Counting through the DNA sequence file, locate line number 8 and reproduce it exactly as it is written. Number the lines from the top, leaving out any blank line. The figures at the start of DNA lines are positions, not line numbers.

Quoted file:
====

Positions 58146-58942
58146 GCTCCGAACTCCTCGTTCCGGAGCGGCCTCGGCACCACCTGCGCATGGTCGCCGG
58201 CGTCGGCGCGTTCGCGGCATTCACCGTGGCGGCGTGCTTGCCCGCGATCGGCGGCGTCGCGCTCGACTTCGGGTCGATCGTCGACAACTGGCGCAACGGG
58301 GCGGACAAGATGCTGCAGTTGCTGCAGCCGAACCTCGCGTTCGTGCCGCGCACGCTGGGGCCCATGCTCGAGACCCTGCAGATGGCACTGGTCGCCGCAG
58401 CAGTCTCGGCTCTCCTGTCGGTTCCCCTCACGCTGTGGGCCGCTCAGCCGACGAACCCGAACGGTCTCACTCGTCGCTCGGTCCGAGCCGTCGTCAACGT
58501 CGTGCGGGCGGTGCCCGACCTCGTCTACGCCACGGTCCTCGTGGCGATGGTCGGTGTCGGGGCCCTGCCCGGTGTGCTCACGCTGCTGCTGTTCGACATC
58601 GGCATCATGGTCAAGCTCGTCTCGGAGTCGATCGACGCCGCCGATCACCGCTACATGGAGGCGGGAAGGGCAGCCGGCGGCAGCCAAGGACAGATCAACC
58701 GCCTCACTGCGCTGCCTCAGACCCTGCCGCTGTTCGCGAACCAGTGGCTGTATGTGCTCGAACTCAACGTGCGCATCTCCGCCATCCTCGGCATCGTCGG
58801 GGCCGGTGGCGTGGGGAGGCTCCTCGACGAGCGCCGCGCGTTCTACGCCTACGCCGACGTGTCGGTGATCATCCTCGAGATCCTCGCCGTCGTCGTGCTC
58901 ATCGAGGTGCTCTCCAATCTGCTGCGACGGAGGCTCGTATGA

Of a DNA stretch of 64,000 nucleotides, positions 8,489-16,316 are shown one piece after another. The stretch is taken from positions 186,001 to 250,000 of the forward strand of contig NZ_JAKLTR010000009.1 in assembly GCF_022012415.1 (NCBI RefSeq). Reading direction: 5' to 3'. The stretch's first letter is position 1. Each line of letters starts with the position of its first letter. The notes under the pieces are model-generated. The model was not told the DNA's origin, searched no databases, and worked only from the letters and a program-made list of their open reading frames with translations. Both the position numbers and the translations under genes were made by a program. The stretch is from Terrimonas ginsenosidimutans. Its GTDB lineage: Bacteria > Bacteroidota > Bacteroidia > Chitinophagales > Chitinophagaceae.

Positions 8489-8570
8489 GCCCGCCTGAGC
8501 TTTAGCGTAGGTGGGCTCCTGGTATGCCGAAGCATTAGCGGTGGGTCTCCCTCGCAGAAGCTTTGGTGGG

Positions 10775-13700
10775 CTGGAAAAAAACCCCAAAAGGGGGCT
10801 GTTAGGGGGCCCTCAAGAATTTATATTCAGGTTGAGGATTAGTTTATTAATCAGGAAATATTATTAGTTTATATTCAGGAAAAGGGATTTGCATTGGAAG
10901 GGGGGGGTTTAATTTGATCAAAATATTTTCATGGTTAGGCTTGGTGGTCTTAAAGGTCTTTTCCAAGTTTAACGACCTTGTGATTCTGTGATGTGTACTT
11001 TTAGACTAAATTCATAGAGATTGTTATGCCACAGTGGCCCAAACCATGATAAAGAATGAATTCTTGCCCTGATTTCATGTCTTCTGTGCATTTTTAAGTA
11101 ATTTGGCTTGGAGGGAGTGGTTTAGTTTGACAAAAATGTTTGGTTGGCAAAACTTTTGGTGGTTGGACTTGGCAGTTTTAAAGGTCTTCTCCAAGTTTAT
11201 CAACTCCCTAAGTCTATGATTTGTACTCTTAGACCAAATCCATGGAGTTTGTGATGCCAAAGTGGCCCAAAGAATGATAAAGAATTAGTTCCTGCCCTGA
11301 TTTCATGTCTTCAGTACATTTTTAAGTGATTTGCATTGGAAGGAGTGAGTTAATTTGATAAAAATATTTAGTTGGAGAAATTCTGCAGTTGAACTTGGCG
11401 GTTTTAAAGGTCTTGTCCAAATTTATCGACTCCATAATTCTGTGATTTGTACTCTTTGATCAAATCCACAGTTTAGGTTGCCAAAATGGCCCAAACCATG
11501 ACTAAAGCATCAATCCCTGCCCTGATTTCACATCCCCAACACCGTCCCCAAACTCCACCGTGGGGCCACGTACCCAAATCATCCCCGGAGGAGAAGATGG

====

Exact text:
58701 GCCTCACTGCGCTGCCTCAGACCCTGCCGCTGTTCGCGAACCAGTGGCTGTATGTGCTCGAACTCAACGTGCGCATCTCCGCCATCCTCGGCATCGTCGG